Secretary Perdue continued, “One of many beneficiaries of broadband e-connectivity will be farms. Precision agriculture technologies are growing in popularity for their ability to improve farm management decisions, for increasing production and reducing input costs. Modern farming technologies include precision planting, fertilizing, spraying, and irrigation. USDA researchers have estimated that the cost savings from use of these precision agriculture technologies in corn production ranged between $13 and $25 per acre. In addition to ‘smart farms,’ smart forest, smart factories, and smart transportation will also be an economic game-changer for rural economies — all requiring full deployment e-connectivity to high-speed internet, far beyond what is available in rural America today.
“As we invest in rural infrastructure, a key part of modernization should include the best cybersecurity possible — for our water utilities, power utilities, and broadband. Protections from such threats are important throughout all our networks, for our entire Nation’s security,” he said.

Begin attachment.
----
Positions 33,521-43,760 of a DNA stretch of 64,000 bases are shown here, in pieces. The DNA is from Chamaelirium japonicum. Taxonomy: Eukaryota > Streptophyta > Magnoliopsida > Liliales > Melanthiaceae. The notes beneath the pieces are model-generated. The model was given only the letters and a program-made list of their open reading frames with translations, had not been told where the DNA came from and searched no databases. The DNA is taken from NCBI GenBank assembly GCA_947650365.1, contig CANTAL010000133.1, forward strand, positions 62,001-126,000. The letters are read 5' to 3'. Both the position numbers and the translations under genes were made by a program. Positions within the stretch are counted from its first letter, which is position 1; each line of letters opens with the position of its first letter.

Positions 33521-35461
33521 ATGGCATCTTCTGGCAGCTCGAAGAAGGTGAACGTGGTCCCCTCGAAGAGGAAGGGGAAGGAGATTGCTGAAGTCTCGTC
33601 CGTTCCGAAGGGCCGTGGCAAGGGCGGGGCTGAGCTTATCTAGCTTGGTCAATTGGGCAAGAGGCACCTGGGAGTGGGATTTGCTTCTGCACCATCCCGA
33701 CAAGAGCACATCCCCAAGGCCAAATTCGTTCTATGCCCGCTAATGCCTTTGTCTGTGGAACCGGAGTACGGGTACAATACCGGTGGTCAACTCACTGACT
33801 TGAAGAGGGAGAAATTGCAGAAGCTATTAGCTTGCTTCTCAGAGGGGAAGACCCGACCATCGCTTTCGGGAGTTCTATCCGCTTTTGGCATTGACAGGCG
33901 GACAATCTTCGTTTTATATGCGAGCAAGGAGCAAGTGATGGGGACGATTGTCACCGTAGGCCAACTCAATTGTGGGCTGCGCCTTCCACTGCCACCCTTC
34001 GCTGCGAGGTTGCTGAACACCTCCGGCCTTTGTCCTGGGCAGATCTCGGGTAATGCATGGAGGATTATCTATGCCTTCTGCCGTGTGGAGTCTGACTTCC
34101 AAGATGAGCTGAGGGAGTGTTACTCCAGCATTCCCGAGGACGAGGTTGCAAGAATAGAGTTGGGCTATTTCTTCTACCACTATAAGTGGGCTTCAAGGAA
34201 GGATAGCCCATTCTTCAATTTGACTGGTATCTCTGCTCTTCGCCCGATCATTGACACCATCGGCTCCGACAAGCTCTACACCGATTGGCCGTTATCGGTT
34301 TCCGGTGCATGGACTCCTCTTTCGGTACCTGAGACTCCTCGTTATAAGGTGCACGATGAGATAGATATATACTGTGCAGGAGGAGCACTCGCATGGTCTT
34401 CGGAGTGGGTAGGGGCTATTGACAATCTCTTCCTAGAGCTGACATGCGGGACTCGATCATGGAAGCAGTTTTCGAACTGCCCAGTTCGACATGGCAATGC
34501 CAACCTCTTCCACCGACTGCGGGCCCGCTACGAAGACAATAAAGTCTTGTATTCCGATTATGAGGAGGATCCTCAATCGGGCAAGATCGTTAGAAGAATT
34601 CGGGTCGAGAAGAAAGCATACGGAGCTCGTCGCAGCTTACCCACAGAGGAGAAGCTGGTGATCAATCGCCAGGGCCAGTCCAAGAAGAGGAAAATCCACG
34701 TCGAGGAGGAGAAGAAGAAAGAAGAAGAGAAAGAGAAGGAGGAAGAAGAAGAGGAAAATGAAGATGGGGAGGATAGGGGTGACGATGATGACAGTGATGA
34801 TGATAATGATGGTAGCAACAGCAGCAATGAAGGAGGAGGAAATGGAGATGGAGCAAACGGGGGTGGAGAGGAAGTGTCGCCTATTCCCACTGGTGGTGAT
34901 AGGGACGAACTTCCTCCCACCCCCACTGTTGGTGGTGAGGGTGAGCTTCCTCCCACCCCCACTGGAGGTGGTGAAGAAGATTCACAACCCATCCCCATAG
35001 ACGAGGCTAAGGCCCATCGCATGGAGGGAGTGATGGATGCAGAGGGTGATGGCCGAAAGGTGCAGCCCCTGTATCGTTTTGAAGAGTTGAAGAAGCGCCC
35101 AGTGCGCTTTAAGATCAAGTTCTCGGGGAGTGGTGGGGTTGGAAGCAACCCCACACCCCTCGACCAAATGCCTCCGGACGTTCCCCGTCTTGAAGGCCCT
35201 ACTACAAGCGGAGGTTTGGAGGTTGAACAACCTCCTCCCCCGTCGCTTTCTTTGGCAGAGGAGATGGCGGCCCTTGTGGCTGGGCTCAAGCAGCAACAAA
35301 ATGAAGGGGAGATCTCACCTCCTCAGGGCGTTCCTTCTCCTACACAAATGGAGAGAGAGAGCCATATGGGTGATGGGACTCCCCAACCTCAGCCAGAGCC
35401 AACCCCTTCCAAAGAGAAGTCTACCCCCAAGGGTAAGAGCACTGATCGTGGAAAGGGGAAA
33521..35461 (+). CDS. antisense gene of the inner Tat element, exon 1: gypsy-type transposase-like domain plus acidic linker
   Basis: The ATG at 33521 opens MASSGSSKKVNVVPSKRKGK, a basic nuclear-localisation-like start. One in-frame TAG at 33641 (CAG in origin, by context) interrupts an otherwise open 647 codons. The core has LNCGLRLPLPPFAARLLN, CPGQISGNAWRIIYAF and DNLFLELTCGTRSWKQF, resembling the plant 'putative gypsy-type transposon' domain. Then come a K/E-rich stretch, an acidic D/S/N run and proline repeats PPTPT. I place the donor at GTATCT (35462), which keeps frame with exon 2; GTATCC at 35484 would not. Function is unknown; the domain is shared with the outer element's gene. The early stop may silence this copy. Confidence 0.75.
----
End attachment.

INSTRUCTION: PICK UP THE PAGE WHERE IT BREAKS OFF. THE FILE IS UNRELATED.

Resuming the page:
Energy Secretary Rick Perry also testified.
Sen. Thune asked the panel, “Is it fair to interpret your presence is indication of the administration’s willingness to work with Congress on bipartisan basis?” The secretaries responded with strong affirmatives ranging from “absolutely” to “for sure” and “I don’t think we get it done any other way.”
In response to a question from the chairman about changes in the permitting process, Secretary Chao assured him that “we all want to protect the environment” and that “we’re not going to compromise on environmental protections.” Instead, changes will focus on eliminating duplicative processes and allowing for simultaneous, rather than sequential, reviews by separate agencies.
Chairman Thune asked Secretary Perdue what the Agriculture Department will do to ensure that its RUS programs don’t finance broadband overbuilds, as Sen. Thune suggested occurred during the previous administration.